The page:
Turgenev: The Man, His Art and His Age

By Avrahm Yarmolinsky | Go to book overview

16
"THE ONLY WOMAN"

"It is a pity that you are absorbed in a feeling for a single person." Thus Turgenev said to a young literary protégé who was about to marry for love. There was something to be said in favor of an unhappy marriage, but the cramping emotional routine of a successful union was fatal to the artist. One should approach every woman as a potential mistress: variety, not satisfaction, is what talent feeds upon. For himself, he found he could work best when the page was warmed by the glow of a casual affair, more especially with a married woman, "who can manage both herself and her passion." He could not understand this young man's curious predilection for a mere girl. As the years went by he was to regret that he had not married, but he seems to have retained the belief that any permanent relation with a woman was harmful to an artist.

That Turgenev was not always ready to pursue the game that sniffed at his traps is plain from such an incident as his affair with Yekaterina Ladyzhenskaya. The lady belonged to the eligible category of married women--indeed, was the mother of four children. Moved by a more than ordinary interest in literature, she started a correspondence with the author of A Sportsman's Sketches. The fact that she kept secret her epistolary adventure proved, even before she confessed the intention, that she had vaguely hoped to '"faire un peu de roman." At first Turgenev was complaisant, and spoke with absent-minded gallantry of her "beautiful hands" --the feature he was most sensitive to in women he admired --forgetting that he had never seen them. She managed to arrange a meeting at the house of a common friend, but to her further advances he turned a cold shoulder. He told Botkin that she was one of those women who keep chasing their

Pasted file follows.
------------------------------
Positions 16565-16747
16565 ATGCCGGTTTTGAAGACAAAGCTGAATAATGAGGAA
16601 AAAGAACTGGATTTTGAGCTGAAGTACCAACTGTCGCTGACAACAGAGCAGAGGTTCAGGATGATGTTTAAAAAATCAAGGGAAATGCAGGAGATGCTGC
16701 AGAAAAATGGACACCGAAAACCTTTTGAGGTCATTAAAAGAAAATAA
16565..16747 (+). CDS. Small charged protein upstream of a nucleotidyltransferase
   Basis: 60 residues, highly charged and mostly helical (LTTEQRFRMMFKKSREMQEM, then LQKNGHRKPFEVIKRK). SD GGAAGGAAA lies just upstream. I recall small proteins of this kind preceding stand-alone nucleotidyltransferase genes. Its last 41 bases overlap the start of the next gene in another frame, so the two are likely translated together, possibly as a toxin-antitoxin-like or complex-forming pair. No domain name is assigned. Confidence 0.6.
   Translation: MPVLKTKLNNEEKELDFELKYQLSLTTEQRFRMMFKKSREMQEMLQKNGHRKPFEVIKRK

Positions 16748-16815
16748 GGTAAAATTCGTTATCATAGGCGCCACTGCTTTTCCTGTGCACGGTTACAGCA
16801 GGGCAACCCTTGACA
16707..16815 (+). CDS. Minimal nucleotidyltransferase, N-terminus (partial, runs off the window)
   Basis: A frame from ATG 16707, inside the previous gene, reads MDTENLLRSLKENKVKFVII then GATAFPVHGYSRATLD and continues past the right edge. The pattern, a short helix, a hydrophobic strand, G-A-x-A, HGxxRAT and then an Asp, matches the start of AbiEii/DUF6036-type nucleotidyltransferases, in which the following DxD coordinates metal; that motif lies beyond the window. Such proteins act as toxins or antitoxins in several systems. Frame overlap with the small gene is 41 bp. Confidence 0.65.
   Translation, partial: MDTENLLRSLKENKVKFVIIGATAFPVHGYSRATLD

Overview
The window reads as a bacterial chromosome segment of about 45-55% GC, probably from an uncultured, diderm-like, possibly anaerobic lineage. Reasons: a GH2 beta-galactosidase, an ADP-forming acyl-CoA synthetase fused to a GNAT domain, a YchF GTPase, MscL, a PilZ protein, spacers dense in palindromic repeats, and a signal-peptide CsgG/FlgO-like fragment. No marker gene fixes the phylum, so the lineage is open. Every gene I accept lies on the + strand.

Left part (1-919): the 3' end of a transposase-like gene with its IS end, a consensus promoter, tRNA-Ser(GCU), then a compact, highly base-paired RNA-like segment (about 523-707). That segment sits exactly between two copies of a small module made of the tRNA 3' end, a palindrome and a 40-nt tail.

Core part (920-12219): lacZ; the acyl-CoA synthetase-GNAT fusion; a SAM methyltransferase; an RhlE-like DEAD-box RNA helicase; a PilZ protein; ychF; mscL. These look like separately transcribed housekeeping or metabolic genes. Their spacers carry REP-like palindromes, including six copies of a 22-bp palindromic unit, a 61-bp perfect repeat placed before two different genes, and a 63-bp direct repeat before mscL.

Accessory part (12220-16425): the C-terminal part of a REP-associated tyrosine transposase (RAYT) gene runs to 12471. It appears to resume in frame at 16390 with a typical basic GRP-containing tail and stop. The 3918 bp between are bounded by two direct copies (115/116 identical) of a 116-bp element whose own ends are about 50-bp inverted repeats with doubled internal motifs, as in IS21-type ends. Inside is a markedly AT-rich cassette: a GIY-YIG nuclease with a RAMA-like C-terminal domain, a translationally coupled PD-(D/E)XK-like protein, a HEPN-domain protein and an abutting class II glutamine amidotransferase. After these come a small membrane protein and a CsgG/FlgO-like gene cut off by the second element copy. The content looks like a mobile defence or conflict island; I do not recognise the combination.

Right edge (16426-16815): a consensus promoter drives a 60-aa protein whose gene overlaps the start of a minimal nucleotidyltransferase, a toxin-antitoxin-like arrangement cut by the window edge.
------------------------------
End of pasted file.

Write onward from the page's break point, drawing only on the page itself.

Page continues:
-139-

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Turgenev: The Man, His Art and His Age
Table of contents

Table of contents

  • Title Page iii
  • Preface v
  • Preface To The First Edition ix
  • Contents xi
  • Errata xiv
  • Illustrations xv
  • 1 - In Which a Russian Is Scratched 3
  • 2 - "Shades of The Prison-House" 9
  • 3 - "The American" 18
  • 4 - Adolescence 26
  • 5 - The Immaculately Conceived 33
  • 6 - "The Sphere Of The Ideal" 42
  • 7 - Love, Carnal And Spiritual 52
  • 8- The Poet 61
  • 9 - Belinsky's Disciple 74
  • 10 - November First, Eighteen Forty-Three 81
  • 11 - The Dark Lady 90
  • 12 - "I Am Chained To The Earth" 101
  • 13 - "Bonne Nuit, Maman" 110
  • 14 - The Crown of Martyrdom 120
  • 15 - The Turning Of the Road 128
  • 16 - "The Only Woman" 139
  • 17 - Folly's Due 154
  • 18- A Nest of Gentlefolk 164
  • 19 - On the Eve 173
  • 20 - The Nihilists 182
  • 21 - Freedom 191
  • 22 - Fathers and Children 200
  • 23 - Different Clay 210
  • 24 - "I Am a European" 221
  • 25 - "Dearest, Dearest . . ." 231
  • 26 - The Baden Nest 241
  • 27 - Smoke 250
  • 28 - The Expatriate 258
  • 29 - Meek Pagan And 268
  • 30 - Thirty Devonshire Place 279
  • 31 - The French Home 291
  • 32 - Virgin Soil 302
  • 33 - A Marriage of Souls 314
  • 34 - Paris: Friends and Strangers 324
  • 35 - "Au Revoir in America!" 336
  • 36 - The Return Of the Native 347
  • 37 - Reconciliation 361
  • 38 - Phoenix Love 370
  • 39 - "Time to Take Leave" 380
  • Bibliographical Note 393
  • Chronology 396
  • Index 399
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